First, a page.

I left the UK almost thirty years ago and have spent the major part of my life between France, Italy and Spain. Married to an Italian and with a Spanish granddaughter I have always felt totally European, but now, following the dramatic referendum result in the country where I was born but inexplicably cannot vote, I find myself an outcast.
While Britain’s opposition to the EU is understandable, changes can only come as a partner and now the UK is on the way of no longer to be a member. Scotland is naturally upset since it is a strong supporter of the EU and might now reconsider its plans for independence. Ironically the decision to slam the door has woken up the EU’s founder nations. It has dawned on them that the EU does perhaps need a major overhaul. But whatever happens it is too late for the UK, which also faces dissention from within. David Cameron’s legacy could be as the man who destroyed the EU and caused the break up of the United Kingdom.
So where did Europe go wrong? For some time I have been a strong critic of how the EU has been managed, or mismanaged. It has grown into a Frankenstein monster, an unaccountable gravy train for a few and a black hole for taxpayer’s money. The first mistake was in 2004 when the eastern bloc ex-communist states with far lower living standards and a different culture were invited to join en masse. It virtually double the membership of what had been a rich man’s club and meant that the free movement of people became one way traffic as poor low paid workers from Eastern Europe headed West to find higher paid employment. It also led to massive corruption in some eastern European states as the old communist leaders metamorphosed into free market capitalists.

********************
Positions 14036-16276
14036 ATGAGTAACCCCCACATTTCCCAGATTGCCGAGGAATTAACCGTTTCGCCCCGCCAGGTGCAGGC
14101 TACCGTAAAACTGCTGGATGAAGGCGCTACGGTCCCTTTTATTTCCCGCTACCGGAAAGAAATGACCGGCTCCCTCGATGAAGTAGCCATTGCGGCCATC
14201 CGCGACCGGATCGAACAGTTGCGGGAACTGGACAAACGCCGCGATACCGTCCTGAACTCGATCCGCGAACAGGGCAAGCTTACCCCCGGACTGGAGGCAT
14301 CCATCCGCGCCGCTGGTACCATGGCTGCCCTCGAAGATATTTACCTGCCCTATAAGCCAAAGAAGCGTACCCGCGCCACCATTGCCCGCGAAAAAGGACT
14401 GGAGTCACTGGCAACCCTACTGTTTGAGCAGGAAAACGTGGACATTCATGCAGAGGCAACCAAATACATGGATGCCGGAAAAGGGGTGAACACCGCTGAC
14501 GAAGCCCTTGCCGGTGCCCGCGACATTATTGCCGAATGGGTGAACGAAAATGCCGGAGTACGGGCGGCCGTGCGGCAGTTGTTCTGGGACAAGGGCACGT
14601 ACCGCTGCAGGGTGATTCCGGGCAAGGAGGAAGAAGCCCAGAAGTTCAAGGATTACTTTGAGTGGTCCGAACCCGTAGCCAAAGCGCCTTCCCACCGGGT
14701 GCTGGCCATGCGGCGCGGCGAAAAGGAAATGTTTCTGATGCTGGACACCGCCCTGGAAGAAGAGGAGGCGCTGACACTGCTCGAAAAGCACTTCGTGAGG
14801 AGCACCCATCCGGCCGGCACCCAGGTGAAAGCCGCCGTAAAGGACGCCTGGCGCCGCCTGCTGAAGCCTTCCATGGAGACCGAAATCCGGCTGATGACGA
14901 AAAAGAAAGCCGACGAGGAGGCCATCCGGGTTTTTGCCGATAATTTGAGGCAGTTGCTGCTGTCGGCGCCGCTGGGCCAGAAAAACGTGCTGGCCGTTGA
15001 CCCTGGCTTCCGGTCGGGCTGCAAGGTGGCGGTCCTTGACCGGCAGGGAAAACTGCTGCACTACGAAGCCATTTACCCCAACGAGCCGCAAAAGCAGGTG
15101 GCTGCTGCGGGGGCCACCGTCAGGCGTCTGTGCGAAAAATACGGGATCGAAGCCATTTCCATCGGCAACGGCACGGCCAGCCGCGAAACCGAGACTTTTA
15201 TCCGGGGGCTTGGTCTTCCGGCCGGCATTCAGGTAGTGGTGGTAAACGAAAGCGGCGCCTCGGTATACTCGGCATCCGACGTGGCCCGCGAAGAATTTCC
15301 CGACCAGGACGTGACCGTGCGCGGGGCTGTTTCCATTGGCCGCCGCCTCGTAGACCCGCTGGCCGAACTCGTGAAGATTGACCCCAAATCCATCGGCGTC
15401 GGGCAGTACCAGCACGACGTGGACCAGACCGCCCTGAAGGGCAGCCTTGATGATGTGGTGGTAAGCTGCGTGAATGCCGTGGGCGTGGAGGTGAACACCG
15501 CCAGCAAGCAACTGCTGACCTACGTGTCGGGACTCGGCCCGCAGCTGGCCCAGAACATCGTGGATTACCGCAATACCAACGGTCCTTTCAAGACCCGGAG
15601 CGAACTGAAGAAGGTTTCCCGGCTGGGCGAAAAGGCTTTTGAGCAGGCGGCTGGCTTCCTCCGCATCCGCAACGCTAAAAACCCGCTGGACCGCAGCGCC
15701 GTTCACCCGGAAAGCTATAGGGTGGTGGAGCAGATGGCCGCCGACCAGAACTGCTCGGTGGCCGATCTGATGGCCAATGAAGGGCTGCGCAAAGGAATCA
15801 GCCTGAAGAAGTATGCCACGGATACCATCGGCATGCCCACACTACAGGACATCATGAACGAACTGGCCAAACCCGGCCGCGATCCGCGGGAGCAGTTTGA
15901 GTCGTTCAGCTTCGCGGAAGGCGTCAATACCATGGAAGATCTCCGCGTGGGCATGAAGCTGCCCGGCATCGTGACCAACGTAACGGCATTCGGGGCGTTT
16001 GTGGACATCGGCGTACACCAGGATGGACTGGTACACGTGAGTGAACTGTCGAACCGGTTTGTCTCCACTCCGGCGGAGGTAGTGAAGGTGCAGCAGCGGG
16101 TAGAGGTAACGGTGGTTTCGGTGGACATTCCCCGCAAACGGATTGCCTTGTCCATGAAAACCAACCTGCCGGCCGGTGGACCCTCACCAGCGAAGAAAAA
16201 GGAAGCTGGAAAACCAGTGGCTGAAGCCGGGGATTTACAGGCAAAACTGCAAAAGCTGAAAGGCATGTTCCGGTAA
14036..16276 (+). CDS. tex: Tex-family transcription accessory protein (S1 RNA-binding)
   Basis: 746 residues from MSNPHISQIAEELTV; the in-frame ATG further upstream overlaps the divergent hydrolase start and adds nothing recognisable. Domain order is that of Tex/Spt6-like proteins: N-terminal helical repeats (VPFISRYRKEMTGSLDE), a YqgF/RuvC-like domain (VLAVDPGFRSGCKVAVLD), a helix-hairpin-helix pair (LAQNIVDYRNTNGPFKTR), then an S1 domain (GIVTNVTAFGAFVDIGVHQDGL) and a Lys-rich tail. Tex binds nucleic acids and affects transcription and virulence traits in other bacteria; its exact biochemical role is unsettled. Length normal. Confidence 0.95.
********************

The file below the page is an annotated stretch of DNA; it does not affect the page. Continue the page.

Before the rules had been written in stone the jump from fifteen to twenty eight member states made unanimous agreement virtually impossible as well as burdening Brussels and Strasbourg with additional administration and red tape. There are so many civil servants in Brussels with little to do they invent all kinds of rules and regulations which stifle business.